The most common complication that children with gastroschisis experience is a slow growth rate57, acid reflux which may include frequent vomiting, and malabsorption. This typically improves over time; an exception is with children who have Short Bowel Syndrome as a result of lost bowel. A loss of 50% or more of the small intestine is defined as Short Bowel Syndrome, which causes dehydration, malabsorption, and malnutrition58.
Another common complication is an abdominal hernia, which many children with gastroschisis require one or more surgeries to correct later in life57. Sometimes, children will become embarrassed about their scars which can impact their emotional development and self-esteem. This is especially common in adolescence, when they are beginning to feel more self-conscious about their bodies. It is important to talk to your child about his or her birth defect and provide emotional support throughout the course of their lifetime47. It can be extremely beneficial to gastroschisis survivors to meet others like them so they do not feel isolated in their condition.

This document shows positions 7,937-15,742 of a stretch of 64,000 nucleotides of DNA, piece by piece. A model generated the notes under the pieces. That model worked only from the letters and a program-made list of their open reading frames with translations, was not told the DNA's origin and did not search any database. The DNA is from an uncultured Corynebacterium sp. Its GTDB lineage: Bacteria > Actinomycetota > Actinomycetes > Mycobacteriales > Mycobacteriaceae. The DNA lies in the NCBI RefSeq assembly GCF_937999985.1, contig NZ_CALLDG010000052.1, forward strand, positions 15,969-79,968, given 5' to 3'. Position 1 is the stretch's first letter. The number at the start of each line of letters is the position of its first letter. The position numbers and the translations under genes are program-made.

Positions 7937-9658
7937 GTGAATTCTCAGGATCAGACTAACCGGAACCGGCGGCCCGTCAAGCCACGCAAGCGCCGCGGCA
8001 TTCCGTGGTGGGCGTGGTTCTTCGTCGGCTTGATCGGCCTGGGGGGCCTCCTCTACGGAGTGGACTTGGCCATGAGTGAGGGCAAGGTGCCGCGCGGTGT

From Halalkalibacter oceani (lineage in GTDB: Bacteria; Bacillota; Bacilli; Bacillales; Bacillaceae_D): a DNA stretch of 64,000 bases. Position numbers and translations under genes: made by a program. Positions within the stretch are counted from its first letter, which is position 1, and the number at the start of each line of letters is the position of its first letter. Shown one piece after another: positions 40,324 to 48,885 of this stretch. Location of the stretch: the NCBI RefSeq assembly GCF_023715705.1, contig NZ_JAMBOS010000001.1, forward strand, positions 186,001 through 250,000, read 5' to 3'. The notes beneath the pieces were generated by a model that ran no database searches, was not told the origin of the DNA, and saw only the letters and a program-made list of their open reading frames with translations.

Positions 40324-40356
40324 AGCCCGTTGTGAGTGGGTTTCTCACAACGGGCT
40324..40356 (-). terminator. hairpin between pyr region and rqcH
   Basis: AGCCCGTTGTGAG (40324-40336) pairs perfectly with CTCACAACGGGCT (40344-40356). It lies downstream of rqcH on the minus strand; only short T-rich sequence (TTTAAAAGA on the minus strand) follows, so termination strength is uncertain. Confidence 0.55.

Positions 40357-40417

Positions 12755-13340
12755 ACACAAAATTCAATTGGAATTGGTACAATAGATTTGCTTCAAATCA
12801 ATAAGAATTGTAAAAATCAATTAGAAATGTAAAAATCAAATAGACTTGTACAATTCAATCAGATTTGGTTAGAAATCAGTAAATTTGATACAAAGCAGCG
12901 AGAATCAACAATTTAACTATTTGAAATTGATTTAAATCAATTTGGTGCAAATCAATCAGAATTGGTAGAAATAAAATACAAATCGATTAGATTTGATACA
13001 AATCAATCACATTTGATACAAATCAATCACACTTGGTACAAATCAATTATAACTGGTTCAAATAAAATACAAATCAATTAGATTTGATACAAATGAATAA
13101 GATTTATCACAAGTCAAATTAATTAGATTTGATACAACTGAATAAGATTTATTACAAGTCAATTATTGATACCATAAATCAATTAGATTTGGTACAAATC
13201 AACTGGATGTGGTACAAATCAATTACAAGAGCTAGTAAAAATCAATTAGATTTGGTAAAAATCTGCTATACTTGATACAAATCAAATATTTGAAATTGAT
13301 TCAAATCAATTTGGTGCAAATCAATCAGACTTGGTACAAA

Some children will develop sensory processing issues from their NICU experience for reasons that are not fully understood79. Some children will have feeding or speech problems as a result of delayed feedings or the tubes inserted in their mouths. Some children will have problems with muscle tone and developmental delays from restricted mobility while in the hospital47. All of these issues can be treated with therapy from a qualified occupational or speech therapist80, as needed.
In gastroschisis patients, the intestines always have a degree of malrotation which can cause kinks or twists in the bowel as well as nonspecific pain59. The appendix can be in a different spot in the body, so appendicitis may present differently in gastroschisis survivors if the appendix was not removed during the initial closure operation60. They are also at greater risk for intestinal intussusceptions, and adhesions can cause pain and/or blockages years after surgery61. Intestinal Blockages typically require additional surgical intervention.
Although a more rare complication, studies show that gastroschisis is the leading cause of pediatric intestinal transplantation62 and some children requiring long term TPN use will need liver or multivisceral transplantation63.
Hospital readmissions are most common within the first year of life, with approximately 40% of gastroschisis patients having at least one readmission in their first year64.